Squilla says he’ll start from scratch on a new bill, this time while consulting the music industry. He insists that his goal all along was to ensure that every venue in the city paid an annual $100 licensing fee, including those that stream music from iPhones. Read more »
There’s nothing like a group of municipal lawmakers to ruin a good time, and Philadelphia’s City Council seems to be especially well versed in the art. Here are six ways that our elected officials have tried to mess with our leisure-time activity, starting in 2000 and rolling right through this week:
Thou Shall Not Rock and Roll
Sometimes, a terrible City Council idea goes away, never to be heard from again. And other times, it returns, like a hacking winter cough that you thought you shook a week ago. Such is the case with the Promoter’s Bill.
In 2010, Councilmen Darrell Clarke and Bill Greenlee introduced Bill No. 100267, which sought to force promoters — whether they were promoting a DJ night at Silk City, a DIY concert in West Philly, a comedy night at Raven Lounge, or a touring artist at the TLA — to register with the city and to notify the police of each show no more than 30 days before the event. Every event. They also wanted promoters to tell the city how much they were paying the venues. After pretty much every person in the city under the age of 30 became outraged at this suggestion, the idea basically went away. Well, until this week.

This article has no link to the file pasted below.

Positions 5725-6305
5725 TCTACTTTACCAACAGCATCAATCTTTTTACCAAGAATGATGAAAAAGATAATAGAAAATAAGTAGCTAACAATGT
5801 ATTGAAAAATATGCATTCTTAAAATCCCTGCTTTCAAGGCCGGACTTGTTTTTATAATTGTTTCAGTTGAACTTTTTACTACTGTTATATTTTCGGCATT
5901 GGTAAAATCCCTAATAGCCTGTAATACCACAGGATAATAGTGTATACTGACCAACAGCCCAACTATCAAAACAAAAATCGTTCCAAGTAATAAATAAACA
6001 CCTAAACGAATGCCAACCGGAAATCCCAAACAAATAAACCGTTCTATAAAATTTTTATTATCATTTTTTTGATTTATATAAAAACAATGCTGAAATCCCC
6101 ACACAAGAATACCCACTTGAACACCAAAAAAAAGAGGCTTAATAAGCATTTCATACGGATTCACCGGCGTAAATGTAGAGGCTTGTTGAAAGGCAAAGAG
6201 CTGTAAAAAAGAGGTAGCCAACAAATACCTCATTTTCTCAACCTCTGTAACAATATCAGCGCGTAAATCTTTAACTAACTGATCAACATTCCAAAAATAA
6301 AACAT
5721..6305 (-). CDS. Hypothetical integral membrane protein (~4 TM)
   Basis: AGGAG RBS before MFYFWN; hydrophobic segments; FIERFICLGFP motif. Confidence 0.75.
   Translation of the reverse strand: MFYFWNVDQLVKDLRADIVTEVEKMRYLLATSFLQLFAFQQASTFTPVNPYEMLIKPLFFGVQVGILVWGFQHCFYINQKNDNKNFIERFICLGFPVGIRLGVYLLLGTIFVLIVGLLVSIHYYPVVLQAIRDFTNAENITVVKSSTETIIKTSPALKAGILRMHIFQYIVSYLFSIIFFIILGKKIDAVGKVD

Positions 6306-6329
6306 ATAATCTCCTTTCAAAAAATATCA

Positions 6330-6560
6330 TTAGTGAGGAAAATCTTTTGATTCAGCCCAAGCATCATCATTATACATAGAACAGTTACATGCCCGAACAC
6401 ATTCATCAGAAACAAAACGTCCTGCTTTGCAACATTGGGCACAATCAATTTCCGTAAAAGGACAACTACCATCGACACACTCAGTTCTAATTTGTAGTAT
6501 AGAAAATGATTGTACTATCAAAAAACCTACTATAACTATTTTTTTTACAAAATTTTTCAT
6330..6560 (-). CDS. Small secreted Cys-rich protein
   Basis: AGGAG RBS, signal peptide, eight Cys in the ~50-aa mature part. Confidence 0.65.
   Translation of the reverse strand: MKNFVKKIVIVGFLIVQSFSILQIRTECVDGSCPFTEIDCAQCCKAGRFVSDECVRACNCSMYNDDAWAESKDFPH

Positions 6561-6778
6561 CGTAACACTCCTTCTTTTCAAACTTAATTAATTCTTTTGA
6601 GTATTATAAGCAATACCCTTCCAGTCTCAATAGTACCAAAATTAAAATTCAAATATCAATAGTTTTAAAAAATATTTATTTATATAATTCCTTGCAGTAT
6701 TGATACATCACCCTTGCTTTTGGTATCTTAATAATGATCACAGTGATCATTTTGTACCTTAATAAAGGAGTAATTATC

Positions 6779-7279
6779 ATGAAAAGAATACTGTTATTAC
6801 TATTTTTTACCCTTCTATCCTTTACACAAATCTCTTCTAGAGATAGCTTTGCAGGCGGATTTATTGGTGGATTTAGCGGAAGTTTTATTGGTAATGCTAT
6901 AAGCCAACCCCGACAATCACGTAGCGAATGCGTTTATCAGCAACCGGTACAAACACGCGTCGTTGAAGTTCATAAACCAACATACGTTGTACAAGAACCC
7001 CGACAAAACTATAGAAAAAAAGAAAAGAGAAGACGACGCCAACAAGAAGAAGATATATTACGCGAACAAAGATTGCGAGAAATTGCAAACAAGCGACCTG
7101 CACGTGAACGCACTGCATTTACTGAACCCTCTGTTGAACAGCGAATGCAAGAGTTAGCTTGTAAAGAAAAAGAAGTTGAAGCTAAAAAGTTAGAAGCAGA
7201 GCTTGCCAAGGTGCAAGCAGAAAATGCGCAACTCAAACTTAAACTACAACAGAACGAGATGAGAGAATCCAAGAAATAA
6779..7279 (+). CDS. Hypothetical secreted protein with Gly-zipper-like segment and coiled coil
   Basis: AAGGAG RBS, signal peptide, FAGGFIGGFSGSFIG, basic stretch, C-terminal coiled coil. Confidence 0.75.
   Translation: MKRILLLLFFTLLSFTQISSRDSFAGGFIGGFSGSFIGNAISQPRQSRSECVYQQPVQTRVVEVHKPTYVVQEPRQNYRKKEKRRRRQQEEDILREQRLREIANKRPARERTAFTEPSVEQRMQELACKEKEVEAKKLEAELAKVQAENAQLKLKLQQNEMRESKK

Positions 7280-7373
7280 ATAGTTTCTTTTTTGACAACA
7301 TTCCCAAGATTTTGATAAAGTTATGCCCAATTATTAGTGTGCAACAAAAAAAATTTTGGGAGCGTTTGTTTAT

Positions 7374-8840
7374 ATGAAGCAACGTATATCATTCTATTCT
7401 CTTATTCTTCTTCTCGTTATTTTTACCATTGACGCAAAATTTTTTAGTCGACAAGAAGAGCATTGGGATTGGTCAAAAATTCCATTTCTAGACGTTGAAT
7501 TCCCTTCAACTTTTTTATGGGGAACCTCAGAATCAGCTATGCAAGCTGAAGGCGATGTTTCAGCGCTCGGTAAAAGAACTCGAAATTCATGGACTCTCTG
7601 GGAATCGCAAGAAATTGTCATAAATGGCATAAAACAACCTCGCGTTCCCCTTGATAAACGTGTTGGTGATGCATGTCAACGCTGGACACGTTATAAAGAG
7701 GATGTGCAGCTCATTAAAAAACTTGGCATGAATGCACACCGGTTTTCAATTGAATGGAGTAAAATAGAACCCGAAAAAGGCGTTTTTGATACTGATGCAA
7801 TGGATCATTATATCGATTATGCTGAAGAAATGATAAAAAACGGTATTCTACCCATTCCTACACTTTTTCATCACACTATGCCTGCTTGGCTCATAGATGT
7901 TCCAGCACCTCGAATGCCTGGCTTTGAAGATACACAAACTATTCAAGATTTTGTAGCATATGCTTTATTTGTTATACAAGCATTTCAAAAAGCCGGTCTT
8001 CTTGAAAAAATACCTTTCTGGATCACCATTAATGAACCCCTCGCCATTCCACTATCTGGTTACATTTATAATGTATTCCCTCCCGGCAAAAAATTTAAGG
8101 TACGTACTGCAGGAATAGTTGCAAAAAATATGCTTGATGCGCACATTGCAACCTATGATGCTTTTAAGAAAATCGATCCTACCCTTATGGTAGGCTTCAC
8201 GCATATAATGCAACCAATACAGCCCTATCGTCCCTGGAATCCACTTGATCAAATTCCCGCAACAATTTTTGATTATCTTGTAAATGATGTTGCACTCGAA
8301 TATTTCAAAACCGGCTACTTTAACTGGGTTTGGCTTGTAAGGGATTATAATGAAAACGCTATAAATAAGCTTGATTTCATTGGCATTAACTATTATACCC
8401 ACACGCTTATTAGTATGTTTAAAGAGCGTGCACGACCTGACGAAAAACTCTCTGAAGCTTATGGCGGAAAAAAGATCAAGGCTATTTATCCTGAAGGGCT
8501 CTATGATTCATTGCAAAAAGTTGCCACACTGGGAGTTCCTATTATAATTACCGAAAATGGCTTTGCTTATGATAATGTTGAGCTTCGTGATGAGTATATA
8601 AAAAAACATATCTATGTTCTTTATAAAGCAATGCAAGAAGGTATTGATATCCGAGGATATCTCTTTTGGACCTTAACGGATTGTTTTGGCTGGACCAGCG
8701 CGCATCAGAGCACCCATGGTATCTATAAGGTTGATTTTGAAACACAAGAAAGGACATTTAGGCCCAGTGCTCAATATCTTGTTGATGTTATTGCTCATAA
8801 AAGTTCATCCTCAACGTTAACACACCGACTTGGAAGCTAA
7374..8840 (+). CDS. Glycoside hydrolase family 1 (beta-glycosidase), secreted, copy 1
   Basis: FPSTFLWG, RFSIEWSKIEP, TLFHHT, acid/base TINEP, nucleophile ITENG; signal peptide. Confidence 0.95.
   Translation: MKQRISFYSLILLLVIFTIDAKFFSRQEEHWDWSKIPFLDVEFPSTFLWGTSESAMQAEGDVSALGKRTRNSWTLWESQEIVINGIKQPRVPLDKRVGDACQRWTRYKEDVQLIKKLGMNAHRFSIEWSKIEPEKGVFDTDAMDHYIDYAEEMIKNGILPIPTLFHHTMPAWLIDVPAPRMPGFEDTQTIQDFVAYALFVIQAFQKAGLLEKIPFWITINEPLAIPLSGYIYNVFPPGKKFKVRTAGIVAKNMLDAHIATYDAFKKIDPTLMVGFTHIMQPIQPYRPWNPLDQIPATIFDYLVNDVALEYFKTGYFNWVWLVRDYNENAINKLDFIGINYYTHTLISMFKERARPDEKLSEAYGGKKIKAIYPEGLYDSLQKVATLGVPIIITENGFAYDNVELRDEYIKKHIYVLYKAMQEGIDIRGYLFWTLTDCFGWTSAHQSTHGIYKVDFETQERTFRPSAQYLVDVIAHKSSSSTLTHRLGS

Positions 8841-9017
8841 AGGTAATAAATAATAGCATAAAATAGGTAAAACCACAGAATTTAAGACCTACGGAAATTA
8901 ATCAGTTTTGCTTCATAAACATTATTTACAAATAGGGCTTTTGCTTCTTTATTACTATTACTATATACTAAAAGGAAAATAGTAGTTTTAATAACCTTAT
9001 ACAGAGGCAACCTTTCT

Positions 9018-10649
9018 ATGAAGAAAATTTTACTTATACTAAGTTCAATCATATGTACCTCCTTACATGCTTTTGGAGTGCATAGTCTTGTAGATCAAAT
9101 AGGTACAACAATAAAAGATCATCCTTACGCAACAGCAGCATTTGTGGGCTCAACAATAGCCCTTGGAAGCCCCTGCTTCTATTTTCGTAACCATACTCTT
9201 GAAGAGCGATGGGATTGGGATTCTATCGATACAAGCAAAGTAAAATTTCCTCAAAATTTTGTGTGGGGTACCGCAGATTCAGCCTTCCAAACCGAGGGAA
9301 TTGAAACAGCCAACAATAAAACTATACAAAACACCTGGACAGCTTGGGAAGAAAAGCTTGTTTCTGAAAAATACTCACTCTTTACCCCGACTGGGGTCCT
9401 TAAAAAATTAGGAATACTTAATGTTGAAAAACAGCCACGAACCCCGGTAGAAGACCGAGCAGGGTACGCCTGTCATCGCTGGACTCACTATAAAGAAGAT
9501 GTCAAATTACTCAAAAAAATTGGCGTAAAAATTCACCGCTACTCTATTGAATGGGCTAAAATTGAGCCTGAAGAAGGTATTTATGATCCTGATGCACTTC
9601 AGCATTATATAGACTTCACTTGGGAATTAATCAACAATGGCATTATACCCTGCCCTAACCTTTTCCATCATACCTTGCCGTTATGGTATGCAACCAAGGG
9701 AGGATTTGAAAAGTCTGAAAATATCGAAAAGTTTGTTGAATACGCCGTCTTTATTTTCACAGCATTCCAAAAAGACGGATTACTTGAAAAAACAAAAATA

Let us introduce you to our little friend: Bill 160016. Different number. Same stupid fucking idea, more or less. We can just see it now. Finally, the Led Zeppelin reunion happens, and before the band is allowed to play at Citizens Bank Park, Squilla asks, “But Mr. Page, what is your home address these days?” Read more »
About ten minutes from the blighted Orinoka textile factory building, another eyesore takes up promising real estate. Fortunately, like Orinoka, the vacant lot at 2201 E. Auburn Street in Port Richmond awaits a Friday groundbreaking on a project that will, upon completion, bring 36 affordable townhomes to the area. Completion is anticipated for fall 2016.